Lately, I’ve had a hard time sleeping.
I’ve also been coming home every night after work, planting myself in front of the computer, and reading every news story on Facebook.
But I’m sure those two aren’t related.
Democrat or Republican, alt-left or alt-right, I think we can agree that the recent news cycle has been like riding an old, rickety roller coaster you’re sure is going to come apart at any moment. All you can do is close your eyes and pray the wheels don’t come off.
There’s so much passion, so much anger, so many different opinions, that I feel like I’m drowning in them.
What news should I listen to? When do I react and when do I overreact? What is really a problem and what is getting swept up in the tidal wave of panic?
My work friend, Gus, suggested that to reflect the state of our nation, we should stop making a TV show and instead just film one person standing in front of a camera, screaming and flailing their arms.
“We’ll right back after this commercial, with your favorite new program, ‘Ahhhhhhhhhhhh!’”
Last weekend, my parents came to visit.
I wanted to have a relaxing time with them, I wanted to focus and enjoy just being together but I couldn’t stop thinking about politics. Was I was missing something important? Was there an article I should be reading? Was there a protest I was supposed to be at? Was there a Facebook fight to get in?
My parents were concerned.
I consider my father a Republican of the oldest order – a man who is fiscally conservative but thinks the government should keep their hands off people’s personal lives – whether that means making him wear a seat belt or dictating what a woman can do with her body.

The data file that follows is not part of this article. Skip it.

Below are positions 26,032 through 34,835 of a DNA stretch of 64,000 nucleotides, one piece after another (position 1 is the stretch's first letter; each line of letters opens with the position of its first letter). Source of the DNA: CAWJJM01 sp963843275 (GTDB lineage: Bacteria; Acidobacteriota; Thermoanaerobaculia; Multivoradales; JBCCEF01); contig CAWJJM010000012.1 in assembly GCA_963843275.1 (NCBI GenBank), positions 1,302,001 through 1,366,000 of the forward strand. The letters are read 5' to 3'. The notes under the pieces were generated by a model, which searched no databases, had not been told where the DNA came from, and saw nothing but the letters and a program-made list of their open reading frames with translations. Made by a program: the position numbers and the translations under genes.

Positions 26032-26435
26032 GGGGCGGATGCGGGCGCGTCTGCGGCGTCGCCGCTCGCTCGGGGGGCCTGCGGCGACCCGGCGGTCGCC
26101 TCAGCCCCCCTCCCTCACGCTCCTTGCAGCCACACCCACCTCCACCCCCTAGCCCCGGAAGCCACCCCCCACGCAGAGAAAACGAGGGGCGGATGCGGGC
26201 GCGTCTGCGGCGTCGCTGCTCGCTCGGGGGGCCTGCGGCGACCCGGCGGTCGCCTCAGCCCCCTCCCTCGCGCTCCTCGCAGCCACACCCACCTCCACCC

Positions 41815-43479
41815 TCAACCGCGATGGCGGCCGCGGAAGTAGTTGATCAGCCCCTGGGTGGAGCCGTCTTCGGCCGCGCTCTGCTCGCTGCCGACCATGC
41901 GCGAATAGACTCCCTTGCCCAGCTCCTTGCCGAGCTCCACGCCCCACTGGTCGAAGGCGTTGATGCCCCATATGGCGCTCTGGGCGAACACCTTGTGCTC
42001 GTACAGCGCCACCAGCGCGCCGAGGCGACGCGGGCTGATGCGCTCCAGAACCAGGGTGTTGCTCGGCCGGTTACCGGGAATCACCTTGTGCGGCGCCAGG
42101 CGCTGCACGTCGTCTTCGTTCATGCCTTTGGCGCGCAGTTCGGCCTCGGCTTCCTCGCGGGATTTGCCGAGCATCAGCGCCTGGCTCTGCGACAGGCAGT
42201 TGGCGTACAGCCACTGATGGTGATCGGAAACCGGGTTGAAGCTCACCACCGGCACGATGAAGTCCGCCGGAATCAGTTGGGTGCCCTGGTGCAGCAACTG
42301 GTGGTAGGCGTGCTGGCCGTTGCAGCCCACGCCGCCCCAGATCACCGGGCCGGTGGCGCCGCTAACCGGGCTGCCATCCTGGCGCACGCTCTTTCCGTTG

As he told me when I was a little girl, “It’s none of their damn business.“
My dad is a fantastic listener and doesn’t feel fenced in by any particular party line. If he doesn’t agree with it, he won’t vote for it just because his party tells him to.
“Turn off the news,” he told me at dinner. “Give yourself a break.”
But there were so many things happening. I had to pay attention. I was like a junkie who knew the drugs were killing me but it was the only way I felt alive.
My mom – the first feminist I ever knew – pointed out that there’s a difference between being informed and being overwhelmed. The only person I’m hurting with all this stress is myself.
“And you know,” my dad said, “there are good people on both sides of this thing.”
Are there? Because it’s so easy to believe there aren’t.
It’s exactly what many of the news outlets want you to believe. It’s definitely how Facebook makes it feel.
But my parents are right. Sometimes you need to step back and take a breath. I’m no good to anyone – or any cause – if I’m not good to myself.
I would rather sit down over coffee and have a real conversation with someone, rather then see their opinions boiled down to a headline on their profile page.
I’m not going to stop standing up for what I believe in, I’m not going to stop being informed, but I also refuse to be crushed by this – it won’t take me down, it won’t eat me alive.
That evening in bed, I deleted Facebook from my phone and promised myself I’d only check it once every day or two.
And then, in defiance, I slept.
This piece was originally written for the Fargo Forum. You can find them (and me) here.
Photo by Jason Elias